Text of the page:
Big Fluffy Dog, you, uh, didn't really write a story this week. You had a cool idea and gave me a summary of that in half the allotted word count. That nets you a dm. I'm interested to see what happens when you write an actual story and I hope you do next week.
Thranguy, I'm not sure how you managed to make an Armageddon rip-off and replace the giant meteor with a loving dragon and have me dislike it but you did. I'm surprised to hand you the loss this week.
Aight. I'm done here. Black Griffon, giddyup.
|# ? Oct 8, 2019 02:56|
Our reign on this planet will come to an end, eventually and hopefully, but after that, the sun will still pass overhead, the continents will crawl their way across the globe, and something will remain. Maybe us, maybe not.
This week you're writing about what comes after our grip slips. We might've gone quietly into the night, or ripped the planet to shreds, nail and tooth. Civilization might be dead and gone, or reborn and resplendent. We killed us, or something else did, and so on and so forth.
I'm absolutely certain this isn't the first post-apocalyptic prompt in TD history, so to mix it up, I will assign you a random number when you sign up. This number corresponds to a period of time after the end, but I will leave it up to you to decide which unit of time we're dealing with. Is it seconds? Weeks? Millennia? Whatever it is, use it somehow.
for a hellrule.
Please include your number (and hellrule, if applicable) in your submission for ease of judging.
Sign up by 23:59 PST Friday/Submit by 23:59 PST Sunday
1200 words maximum
Black Griffon fucked around with this message at 22:18 on Oct 14, 2019
|# ? Oct 8, 2019 06:14|
Here in time to have missed the end
|# ? Oct 8, 2019 06:33|
|# ? Oct 8, 2019 06:34|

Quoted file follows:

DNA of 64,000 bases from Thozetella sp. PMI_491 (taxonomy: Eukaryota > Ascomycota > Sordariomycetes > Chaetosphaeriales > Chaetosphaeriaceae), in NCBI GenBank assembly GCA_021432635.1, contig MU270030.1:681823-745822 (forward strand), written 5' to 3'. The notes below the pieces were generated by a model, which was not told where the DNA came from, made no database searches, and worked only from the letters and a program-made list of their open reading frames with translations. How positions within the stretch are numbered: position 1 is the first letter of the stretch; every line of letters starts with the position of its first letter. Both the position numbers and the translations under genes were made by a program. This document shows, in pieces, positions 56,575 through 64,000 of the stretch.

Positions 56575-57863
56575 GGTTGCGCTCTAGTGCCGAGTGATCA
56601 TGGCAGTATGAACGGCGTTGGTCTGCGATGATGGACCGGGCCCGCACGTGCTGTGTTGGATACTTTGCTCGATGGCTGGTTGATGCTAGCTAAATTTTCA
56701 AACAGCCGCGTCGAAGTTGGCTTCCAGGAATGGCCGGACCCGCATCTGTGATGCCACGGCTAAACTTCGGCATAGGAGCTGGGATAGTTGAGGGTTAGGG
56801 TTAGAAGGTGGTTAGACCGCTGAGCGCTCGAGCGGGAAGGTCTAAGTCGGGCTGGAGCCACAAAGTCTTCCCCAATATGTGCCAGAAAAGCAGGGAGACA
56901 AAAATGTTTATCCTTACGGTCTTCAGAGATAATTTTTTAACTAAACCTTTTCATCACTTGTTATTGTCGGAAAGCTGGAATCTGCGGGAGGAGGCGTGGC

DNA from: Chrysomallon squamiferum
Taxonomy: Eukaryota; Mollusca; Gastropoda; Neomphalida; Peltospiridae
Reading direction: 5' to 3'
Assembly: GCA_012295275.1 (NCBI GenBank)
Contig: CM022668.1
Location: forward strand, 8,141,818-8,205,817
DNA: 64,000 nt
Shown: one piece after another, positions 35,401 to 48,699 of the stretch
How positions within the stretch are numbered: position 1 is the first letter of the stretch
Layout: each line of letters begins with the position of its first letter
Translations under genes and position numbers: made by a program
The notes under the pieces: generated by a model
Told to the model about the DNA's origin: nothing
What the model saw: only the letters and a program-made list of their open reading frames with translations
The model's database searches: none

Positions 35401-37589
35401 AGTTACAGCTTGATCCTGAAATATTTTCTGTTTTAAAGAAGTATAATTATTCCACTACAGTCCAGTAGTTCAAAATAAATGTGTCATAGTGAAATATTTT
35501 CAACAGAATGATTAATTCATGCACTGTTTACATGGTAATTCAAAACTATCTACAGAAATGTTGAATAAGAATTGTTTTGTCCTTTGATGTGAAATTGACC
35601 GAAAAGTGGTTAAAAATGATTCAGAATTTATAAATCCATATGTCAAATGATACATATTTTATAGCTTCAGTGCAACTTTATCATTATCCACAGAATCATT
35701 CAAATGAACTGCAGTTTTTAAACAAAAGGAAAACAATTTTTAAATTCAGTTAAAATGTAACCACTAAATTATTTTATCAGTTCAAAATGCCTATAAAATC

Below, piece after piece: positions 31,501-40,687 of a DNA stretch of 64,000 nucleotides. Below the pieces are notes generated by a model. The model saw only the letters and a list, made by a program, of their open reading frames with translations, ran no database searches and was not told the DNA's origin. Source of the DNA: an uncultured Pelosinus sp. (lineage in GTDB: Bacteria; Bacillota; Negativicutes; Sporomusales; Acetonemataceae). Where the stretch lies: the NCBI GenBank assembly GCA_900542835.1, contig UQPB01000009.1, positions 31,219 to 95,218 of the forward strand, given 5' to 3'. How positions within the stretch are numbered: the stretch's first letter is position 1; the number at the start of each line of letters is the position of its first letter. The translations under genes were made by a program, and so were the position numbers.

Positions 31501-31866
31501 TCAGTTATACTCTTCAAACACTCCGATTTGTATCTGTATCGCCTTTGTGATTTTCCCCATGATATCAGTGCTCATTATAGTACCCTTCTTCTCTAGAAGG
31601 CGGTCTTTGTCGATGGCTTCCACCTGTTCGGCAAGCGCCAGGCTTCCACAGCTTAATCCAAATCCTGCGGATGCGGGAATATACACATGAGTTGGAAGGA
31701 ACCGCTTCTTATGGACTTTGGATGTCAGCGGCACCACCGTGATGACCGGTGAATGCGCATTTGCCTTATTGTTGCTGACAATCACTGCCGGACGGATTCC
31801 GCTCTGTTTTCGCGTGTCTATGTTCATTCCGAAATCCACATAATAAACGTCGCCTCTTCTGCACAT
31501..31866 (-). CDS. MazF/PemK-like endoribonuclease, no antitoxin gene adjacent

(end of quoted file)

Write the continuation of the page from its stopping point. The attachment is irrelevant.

|# ? Oct 8, 2019 06:43|
In with a
|# ? Oct 8, 2019 07:13|
|# ? Oct 8, 2019 07:34|
In with a
89, everyone is happy with the apocalypse
Here in time to have missed the end
|# ? Oct 8, 2019 08:01|
oh no a doublepost
|# ? Oct 8, 2019 08:03|
|# ? Oct 8, 2019 08:08|
Crits for TD 374, Truck/Train/Drinking/Mama/Prison/Rinse/Repeat
BIG FLUFFY DOG, "Brock Claus"
I was the dissenting voice on the judging panel for this, as I actually liked this one pretty well; it's light and fluffy, but it knows what it's trying to do and does it fairly well. That said, I think T-Rex is correct that this is less of a story and more of an exposited idea. That's an easy trap to fall into, especially for new Domers; finding the balance between exposition and natural narrative can be hard, and I definitely think this piece ends up spending all its time telling vs. showing. That said, your prose is nice and clean, and I hope you keep on writing for TD.
crimea, "Tin Lights"
I've gone back and forth on this one. On one hand, your prose is certainly skilled, even if the voice gets kind of overbearing at times, and this is obviously a piece with talent behind it. On the other hand... it feels sort of hollow and disjointed, and it gives the impression that the voice exercise was the only priority here. I get (or assume, at least) that you were trying for something disorienting and a little phantasmagoric, to represent the protagonist's helplessness and probable delirium, but stories like this need to have a solid core and internal logic. This doesn't, as far as I can tell, and I read it wondering if the author even knew what was going on here.
TBH, I'd like to see you step away from these voice exercises. You've shown the Dome over and over that you can nail weird horror voice; I'd like to see you focus more on substance and storytelling.
NotGordian, "The Right Path"